July 25, 2005

HUD Painstakingly Documents the Well-Known

For Rent sign and apartment interior

The built environment teaches.

Design decisions reflect values - more to the point, valuations of human beings. What is learned by those who own or are responsible for managing structures that discriminate by design, rather than apply Universal Design, has been meticulously documented in the study, Discrimination Against Persons With Disabilities: Barriers at Every Step.:

I arrived at the property at 11:15.

I was looking for the 701 buzzer to ring as I had been instructed in my appointment call. A woman who I assume I spoke to yesterday to make an appointment opened the doorway halfway. She asked me if I was the one who had an appointment. I told her yes. She very abruptly stated, "No wheelchairs here. You can't come in!" I attempted to ask if there was another entrance that I could use to enter the building. She muttered "you should have said something on the phone." She asked twice, "Can you walk?" I told her no. She repeated, "No wheelchairs here, no way!" She said, "Apartment's too small." I looked at her dumbfounded and replied, "OK!"

Later that day, the nondisabled tester visited the same property. She was buzzed into the lobby of the building, which had an elevator, shown three available apartments and provided information about rents, security deposits, and fees.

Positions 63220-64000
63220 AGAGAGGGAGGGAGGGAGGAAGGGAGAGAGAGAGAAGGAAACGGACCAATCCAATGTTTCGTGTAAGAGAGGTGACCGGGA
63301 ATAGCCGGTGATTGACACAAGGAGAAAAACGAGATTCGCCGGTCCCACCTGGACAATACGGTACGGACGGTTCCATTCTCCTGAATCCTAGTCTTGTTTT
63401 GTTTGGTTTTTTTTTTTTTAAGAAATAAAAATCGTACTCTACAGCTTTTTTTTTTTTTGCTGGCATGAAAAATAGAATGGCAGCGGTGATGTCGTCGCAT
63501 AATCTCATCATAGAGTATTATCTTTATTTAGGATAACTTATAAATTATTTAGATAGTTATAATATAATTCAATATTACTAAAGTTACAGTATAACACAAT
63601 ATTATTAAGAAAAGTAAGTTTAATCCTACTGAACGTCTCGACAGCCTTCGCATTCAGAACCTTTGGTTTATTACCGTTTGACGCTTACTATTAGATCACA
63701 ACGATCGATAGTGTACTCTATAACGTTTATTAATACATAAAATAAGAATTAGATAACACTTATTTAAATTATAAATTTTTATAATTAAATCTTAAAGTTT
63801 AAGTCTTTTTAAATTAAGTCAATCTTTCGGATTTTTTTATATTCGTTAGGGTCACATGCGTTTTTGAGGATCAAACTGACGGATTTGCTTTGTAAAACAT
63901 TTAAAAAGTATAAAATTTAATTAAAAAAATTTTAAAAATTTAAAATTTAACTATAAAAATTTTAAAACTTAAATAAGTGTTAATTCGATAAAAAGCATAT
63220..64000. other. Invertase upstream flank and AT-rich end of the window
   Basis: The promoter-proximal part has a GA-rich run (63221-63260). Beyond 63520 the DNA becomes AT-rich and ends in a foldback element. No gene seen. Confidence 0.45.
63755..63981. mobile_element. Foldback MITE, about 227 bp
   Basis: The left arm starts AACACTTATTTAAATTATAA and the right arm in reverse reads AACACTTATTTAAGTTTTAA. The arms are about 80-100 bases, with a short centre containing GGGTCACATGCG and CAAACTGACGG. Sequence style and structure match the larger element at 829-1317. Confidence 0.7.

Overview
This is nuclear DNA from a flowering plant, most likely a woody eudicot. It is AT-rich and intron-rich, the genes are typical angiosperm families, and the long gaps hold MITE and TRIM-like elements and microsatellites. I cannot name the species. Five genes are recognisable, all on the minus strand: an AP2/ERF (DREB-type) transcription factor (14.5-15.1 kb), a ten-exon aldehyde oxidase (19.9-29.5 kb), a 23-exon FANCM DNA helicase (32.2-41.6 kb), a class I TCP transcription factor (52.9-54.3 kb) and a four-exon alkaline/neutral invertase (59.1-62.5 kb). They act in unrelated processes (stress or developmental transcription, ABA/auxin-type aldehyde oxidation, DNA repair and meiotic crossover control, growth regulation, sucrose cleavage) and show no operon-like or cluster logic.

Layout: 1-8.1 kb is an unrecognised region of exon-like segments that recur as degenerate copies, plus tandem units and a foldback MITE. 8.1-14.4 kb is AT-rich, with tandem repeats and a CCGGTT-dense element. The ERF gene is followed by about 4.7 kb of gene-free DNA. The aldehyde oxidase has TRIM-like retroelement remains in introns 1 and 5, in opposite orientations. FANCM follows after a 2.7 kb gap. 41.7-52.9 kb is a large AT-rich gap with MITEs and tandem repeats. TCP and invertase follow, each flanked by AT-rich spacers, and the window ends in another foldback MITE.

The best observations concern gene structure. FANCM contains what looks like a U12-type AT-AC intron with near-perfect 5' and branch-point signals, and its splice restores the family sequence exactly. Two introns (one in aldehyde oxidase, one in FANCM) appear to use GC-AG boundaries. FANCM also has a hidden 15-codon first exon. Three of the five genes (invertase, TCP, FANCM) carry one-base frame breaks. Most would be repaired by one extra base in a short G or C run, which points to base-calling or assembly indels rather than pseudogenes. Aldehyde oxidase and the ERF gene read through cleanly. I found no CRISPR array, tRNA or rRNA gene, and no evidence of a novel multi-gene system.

The blatant behavior quoted above is not an everyday occurrence. More frequently property owners are content to let their property's inaccessible design silently argue, and enforce, discrimination ideology.

Having lived with Baby Boomers all my life, observing their impatience with injustice - or simply poor customer service - and noting that they are rapidly swelling the ranks of those with disabilities, I would advise the observant to recalculate the cost/benefit and seriously examine the risk factors of continuing a laissez faire exclusionary policy in housing and hospitality. The purpose of this study is to strengthen enforcement of the Fair Housing Act which will in turn stimulate demand for visitable, "guestable," universally designed accommodations.

HUD Study Shows People With Disabilities Discriminated Against More Than Any Other Group When Seeking Rentals

WASHINGTON The U.S. Department of Housing and Urban Development is
releasing a groundbreaking, Chicago-based study, Discrimination Against Persons With Disabilities: Barriers at Every Step, that shows people with disabilities are often discriminated against when trying to rent
apartments. The agency plans to use the comprehensive study to provide
fair housing advocates nationwide with a standardized tool that will
allow them to investigate and detect discrimination against people with

WHO: HUD Secretary Alphonso Jackson
Representatives of Urban Institute and Access Living

WHAT: Results from Chicago-based disability study
Discrimination Against Persons With Disabilities: Barriers at Every Step

WHERE: Marriott at Metro Center
775 12th Street, NW
Washington, D.C. 20005
Salons C and D

WHEN: July 25, 2005 @ 2:00 p.m.

For more information, contact Antoinette P. Banks # 202-708-0685 Ext. 4294


Mark S. Quigley
Director of Communications
National Council on Disability
1331 F Street, NW, Suite 850
Washington, DC 20004
202-272-2074 TTY
202-272-2022 fax

Further Reading:

Discrimination Against Persons With Disabilities: Barriers at Every Step

Accessible Cruises, Fair Housing, and the Americans With Disabilities Act

Inclusive Tourism: Some Definitions

Getting the Design Right - Inclusive Destination Development

Posted by rollingrains at July 25, 2005 04:33 PM